JERUSALEM—Saudi Arabia has let Israel know that it is prepared to allow Israeli warplanes to fly over Saudi territory to bomb nuclear installations in Iran if that should prove necessary, Israel’s Channel Two has reported.
The station cited a "knowledgeable" European official in Brussels as saying "The Saudi authorities are completely coordinated with Israel on all matters related to Iran."
The Jewish state and the Saudi kingdom, site of the holiest shrines in Islam, share a strategic concern over Iran’s pursuit of influence in the region and the possibility that it will produce nuclear weapons. Israel’s concern is focused on threats by Iranian leaders that it will be wiped off the map. Saudi Arabia, whose state religion is Sunni Islam, sees Iran as an aggressive Shiite opponent. Both are unwilling to countenance the acquisition of nuclear weapons by Iran.
According to the television report, Israel and Saudi Arabia share intelligence regarding Iran’s nuclear program and are concerned about reported concessions made by the West in the comprehensive agreement it is attempting to hammer out with Tehran on the issue. Although the agreement is supposed to diminish the possibility of Iran’s producing a bomb in the near future, both Jerusalem and Riyadh object to the possibility that it will be left with a nuclear infrastructure capable of being activated in a brief time.
Prime Minister Benjamin Netanyahu of Israel is set to address a joint session of Congress on the subject next week at the invitation of Speaker of the House John Boehner (R., Ohio). The White House and Democratic leaders have expressed displeasure with the planned speech.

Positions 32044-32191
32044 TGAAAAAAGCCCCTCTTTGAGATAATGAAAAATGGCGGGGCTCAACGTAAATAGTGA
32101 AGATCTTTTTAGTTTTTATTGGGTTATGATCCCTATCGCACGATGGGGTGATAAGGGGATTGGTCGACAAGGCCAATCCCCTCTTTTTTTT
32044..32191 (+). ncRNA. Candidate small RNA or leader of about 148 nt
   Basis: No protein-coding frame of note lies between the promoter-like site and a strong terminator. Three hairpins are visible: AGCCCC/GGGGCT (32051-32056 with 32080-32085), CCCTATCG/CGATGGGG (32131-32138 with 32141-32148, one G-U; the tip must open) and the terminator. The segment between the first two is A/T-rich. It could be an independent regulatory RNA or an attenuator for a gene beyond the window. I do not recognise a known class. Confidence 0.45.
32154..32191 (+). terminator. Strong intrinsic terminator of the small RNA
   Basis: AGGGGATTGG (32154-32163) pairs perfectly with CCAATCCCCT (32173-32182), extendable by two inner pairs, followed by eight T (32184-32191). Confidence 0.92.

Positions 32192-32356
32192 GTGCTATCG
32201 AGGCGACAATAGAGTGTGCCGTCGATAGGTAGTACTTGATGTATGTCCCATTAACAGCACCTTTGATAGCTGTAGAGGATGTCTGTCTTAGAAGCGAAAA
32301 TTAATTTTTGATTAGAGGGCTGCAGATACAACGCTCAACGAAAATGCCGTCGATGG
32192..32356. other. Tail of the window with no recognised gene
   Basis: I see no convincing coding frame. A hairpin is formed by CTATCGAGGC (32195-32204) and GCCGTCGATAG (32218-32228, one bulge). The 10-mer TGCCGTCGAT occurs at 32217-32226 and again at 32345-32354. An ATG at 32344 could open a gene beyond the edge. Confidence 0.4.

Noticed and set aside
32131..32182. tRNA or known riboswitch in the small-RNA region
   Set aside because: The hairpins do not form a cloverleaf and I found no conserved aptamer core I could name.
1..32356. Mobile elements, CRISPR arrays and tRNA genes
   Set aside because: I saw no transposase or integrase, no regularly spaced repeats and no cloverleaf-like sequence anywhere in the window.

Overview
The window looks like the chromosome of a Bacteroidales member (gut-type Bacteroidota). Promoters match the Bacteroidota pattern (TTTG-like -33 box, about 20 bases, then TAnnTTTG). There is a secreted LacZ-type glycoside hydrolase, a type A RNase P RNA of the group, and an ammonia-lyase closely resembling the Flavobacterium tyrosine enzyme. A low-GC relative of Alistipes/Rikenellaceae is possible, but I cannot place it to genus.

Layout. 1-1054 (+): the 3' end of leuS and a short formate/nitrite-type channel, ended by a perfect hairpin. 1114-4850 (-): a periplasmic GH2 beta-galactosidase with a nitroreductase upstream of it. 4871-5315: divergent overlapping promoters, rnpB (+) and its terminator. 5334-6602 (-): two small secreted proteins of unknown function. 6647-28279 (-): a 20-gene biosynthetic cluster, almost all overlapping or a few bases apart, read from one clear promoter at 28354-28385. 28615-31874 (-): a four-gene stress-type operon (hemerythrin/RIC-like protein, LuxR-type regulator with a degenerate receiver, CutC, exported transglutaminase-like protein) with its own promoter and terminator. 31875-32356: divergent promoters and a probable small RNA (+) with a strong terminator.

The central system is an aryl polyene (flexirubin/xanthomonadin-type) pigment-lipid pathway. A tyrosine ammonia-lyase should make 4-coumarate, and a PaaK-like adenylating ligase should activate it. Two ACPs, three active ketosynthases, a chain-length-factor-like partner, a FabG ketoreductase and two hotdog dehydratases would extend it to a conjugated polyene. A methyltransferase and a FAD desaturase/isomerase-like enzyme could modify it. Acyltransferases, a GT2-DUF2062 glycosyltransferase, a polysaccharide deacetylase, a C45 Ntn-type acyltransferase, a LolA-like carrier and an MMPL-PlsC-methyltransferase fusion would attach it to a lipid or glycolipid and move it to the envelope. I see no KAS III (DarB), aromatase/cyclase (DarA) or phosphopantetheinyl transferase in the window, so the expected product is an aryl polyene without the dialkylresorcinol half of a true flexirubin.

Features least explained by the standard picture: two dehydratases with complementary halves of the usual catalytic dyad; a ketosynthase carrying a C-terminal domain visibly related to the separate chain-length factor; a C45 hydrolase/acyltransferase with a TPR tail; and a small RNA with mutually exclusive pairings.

Channel Two’s foreign affairs reporter said that the Saudis have asked Israel for "some kind of progress" on the Palestinian issue to make Riyadh’s cooperation with Israel more palatable in the Muslim world. There has been no Israeli reaction to the report.
If Israeli planes overfly Saudi territory they would be spared a lengthy detour around the Persian Gulf, leaving them more time over target.
Israeli warplanes have overflown Saudi territory at least once before when they bombed and destroyed Iraq’s nuclear reactor in 1981. The eight planes involved flew close to the desert floor in an attempt to avoid Saudi radar. There was no attempt to intercept them.
In November, 2013, the Sunday Times of London reported that Israel and Saudi Arabia were secretly discussing cooperation for an Israeli air attack on Iran’s nuclear facilities should talks held in Geneva fail to roll back Iran’s nuclear program. In addition to opening its air space to Israeli warplanes, according to the report, Riyadh was willing to permit Israel to use its territory, or air space, for passage of drones, rescue helicopters, and tanker planes. "Once the Geneva agreement is signed," said an unnamed diplomatic source quoted by the Times, "the military option will be back on the table. The Saudis are furious and are willing to give Israel all the help it needs."
Meanwhile, Khalifa Haftar, a Libyan army general who is seen by many in Libya as a bulwark against Islamic militias in that country, is planning to meet Israeli officials in the Jordanian capital of Amman, according to the London-based Arabic-language newspaper Al-Quds Al-Arabi. The president of Libya’s elected parliament has proposed appointing Haftar as top military commander.